Looking for this book? Support the Books and Biscuits blog, while shopping at:
Amazon – Where She Belongs: A Novel (Misty Willow)

Review: A Worthy Heart – Susan Anne Mason

Susan Anne Mason. A Worthy Heart. Minneapolis, MN: Bethany House Publishers, 2016.

The view from my window currently looks rather like a blizzard at the moment. Fortunately, it’s the perfect day to curl up with a good book and lose myself in another time and place.

Susan Anne Mason recently released the second installment of her Courage to Dream series, A Worthy Heart. Picking up three years after the events of Irish Meadows, the novel focuses on the story of Rylan Montgomery’s sister, Maggie, as she arrives in New York for a visit. While volunteering at Rylan and Colleen’s orphanage, Maggie meets Adam O’Leary, the previously incarcerated brother of Colleen. Similar to Adam, Maggie hopes to leave her past behind her in Ireland, particularly in the form of her former fiancé, Neill Fitzgerald. Together, Adam and Maggie find hope for the future through the growth of their faith and their relationship with one another. The novel also continues the story of the O’Leary family at Irish Meadows. In addition, a decent portion of the book focuses on Gabe Montgomery, Maggie’s brother, who accompanies her to America, as well as his growing relationship with Aurora Hastings, a minor character first introduced in Irish Meadows.

Within the Courage to Dream series, Ms. Mason shows herself to delve further into her niche within the Christian historical fiction genre. Readers will be thrilled with her development of Irish-American characters in the months preceding World War I.

Overall, I rather enjoyed reading A Worthy Heart. While Irish Meadows was as a relatively strong debut novel for Ms. Mason within the historical fiction genre, A Worthy Heart serves as a significant improvement upon both her writing and research skills. Personally, I found the main characters of the novel to be much more interesting and well-developed than those in the first book of the series. Likewise, the overall storyline development felt tighter and more thoroughly edited than Irish Meadows, resulting in a stronger novel overall. Ms. Mason remains relatively light on historical details, even while showing an improvement in this area from her earlier work. Instead, she chooses to place her emphasis on creating a strong character-driven novel that places faith and Christian/Biblical references at the center of their growth. I am very excited to see Ms. Mason’s progress as a writer in this novel, as she continues to develop this series and others in the coming years.

Fans of Ms. Mason, especially the Courage to Dream series, will definitely want to read A Worthy Heart. Ms. Mason offers a similar style to the writings of Tracie Peterson and Judith Miller, especially in relation to their works related to Irish families in America. Readers who are interested in the period around World War I will also find the series to provide an interesting American-oriented perspective of that era.

Ms. Mason will release the third installment of the Courage to Dream series, Love’s Faithful Promise, later this year!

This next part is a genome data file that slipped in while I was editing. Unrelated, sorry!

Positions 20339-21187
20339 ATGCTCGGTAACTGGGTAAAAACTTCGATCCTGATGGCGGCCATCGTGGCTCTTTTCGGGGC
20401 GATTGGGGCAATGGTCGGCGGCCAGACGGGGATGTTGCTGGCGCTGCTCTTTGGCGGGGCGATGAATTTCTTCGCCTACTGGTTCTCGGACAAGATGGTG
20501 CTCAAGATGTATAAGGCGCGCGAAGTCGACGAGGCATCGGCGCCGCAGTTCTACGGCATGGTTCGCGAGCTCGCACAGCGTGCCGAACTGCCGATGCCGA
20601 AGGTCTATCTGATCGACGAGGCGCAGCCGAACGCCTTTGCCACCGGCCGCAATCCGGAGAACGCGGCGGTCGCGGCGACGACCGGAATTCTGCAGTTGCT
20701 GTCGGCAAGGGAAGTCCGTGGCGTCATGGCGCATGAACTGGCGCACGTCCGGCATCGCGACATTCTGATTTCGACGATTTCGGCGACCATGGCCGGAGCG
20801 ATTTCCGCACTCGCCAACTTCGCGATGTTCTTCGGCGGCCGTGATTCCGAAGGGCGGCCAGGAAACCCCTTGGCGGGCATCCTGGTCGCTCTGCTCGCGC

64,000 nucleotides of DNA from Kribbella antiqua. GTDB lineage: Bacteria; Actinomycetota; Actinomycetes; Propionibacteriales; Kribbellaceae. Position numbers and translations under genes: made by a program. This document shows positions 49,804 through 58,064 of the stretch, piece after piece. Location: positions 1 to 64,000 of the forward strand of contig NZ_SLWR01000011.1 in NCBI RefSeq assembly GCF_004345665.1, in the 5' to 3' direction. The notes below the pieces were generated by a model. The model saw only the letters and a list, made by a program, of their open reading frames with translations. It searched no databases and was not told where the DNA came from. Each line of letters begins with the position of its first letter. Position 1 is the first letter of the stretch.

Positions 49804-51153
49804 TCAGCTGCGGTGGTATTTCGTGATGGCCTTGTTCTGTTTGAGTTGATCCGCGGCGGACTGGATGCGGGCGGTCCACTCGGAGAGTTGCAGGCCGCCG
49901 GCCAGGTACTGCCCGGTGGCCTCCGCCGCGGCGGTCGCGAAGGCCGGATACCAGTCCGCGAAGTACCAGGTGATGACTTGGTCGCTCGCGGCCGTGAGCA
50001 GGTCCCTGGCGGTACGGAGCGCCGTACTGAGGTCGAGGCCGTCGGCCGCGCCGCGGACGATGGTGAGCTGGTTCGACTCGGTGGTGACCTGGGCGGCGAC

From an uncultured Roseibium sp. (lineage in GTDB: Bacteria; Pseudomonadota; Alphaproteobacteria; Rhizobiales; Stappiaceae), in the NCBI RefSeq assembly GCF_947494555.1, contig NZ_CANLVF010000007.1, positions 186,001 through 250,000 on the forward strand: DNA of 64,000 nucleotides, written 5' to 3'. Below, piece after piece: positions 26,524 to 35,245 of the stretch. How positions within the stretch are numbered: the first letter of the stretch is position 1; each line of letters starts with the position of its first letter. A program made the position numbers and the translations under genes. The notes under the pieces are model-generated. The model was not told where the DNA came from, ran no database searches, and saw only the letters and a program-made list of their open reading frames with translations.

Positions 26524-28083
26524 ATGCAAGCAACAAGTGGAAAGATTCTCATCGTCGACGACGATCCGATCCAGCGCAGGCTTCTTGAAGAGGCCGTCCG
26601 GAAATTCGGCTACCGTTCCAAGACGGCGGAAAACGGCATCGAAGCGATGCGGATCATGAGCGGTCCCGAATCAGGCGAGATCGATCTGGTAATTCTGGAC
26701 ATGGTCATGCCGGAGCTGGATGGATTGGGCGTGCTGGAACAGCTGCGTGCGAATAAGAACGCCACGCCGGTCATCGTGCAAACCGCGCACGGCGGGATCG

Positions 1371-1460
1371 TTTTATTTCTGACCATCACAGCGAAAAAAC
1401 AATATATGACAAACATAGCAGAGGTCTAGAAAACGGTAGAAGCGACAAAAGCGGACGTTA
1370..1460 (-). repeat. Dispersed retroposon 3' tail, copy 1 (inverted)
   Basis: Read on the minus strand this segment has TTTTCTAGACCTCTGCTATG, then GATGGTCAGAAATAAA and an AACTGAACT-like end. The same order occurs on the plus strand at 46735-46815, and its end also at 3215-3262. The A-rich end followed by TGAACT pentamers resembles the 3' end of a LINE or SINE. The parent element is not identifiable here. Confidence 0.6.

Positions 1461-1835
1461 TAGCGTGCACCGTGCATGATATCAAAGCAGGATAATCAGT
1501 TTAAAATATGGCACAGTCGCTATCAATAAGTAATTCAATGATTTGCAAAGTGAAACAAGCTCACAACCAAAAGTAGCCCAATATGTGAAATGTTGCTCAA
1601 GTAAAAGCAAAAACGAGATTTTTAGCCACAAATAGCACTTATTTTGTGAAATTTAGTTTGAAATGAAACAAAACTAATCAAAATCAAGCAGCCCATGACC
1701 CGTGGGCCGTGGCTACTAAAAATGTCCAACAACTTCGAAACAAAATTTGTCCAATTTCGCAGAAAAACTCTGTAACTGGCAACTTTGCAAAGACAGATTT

Special thanks to Bethany House Publishers for the advanced copy of A Worthy Heart!

Looking for this book? Support the Books and Biscuits blog, while shopping at:
Amazon – A Worthy Heart (Courage to Dream)

Review: The Newsmakers – Lis Wiehl and Sebastian Stuart

Lis Wiehl and Sebastian Stuart. The Newsmakers. Nashville, TN: Thomas Nelson, 2016.

It is always exciting to receive an Advance Reader’s Copy of any book, but especially when it’s a novel that I would be thrilled to read even a year after its release.

Lis Wiehl and Sebastian Stuart wrote The Newsmakers, a novel about a tenacious television reporter, Erica Sparks. After losing custody of her daughter to her ex-husband, Erica battles to overcome her own demons to succeed in her chosen profession. When she is noticed by the executives of Global News Network, she believes that her star is finally on the rise. On her earliest assignments for GNN, a series of convenient events place Erica at the center of national headlines. Soon, Erica’s reporting catapults GNN’s ratings to reach new heights, while Erica herself becomes a star journalist at the network. However, Erica and her colleagues soon find themselves in danger, as their investigation of the events that made them famous puts them in the crosshairs of some of the nation’s most diabolical criminal elements.

Ms. Wiehl and Mr. Stuart create a captivating story for the age of breaking news and celebrity journalists. As an experienced commentator on Fox News, Ms. Wiehl brings a particularly insightful perspective to the novel’s characters, many of whom work within the halls of GNN’s headquarters.

Overall, I was left with mixed feelings regarding The Newsmakers. With a decent, though slightly predictable storyline, the novel offered an interesting read in the suspense category. Likewise, the story and characters were relatively interesting and developed. In comparison, the writing style was quite poor. Within the advance reader’s copy (which is considered to be an uncorrected proof), the number of editing errors were plentiful. Regardless of those errors that could be considered minor, the novel’s writing style incorporated sentence structure and tense use that were entirely inappropriate for a fictional work. These were not the sort of errors to be corrected by the final version, as they represented the style of the authors themselves. As a person with extensive professional writing and editing experience, I found the writing significantly distracted from an otherwise decent story. In the end, I finished the book to see if my initial assumptions about the storyline were correct, rather than due to the authors’ writing efforts.

Fans of Ms. Wiehl’s other works may find The Newsmakers to be a worthwhile read. Personally, I am not sure that I will attempt to read any of her other books. Regardless of the writing style and grammatical errors, I was rather amazed at the amount of inappropriate language and content incorporated into the book. As a release of Thomas Nelson/HarperCollins, The Newsmakers would typically be considered under the inspirational/Christian genre. However, I did not find much of any content that would be appropriate for the genre or the readership typically associated with it. I would have much preferred that the novel included more Christian-oriented content and themes, rather than its extensive use of such themes as murder, abuse, alcoholism, divorce, and others that I typically chose to avoid by reading novels released by Christian publishers.

Special thanks to The Fiction Guild/HarperCollins for the advanced copy of The Newsmakers!

Looking for this book? Support the Books and Biscuits blog, while shopping at:
Amazon – The Newsmakers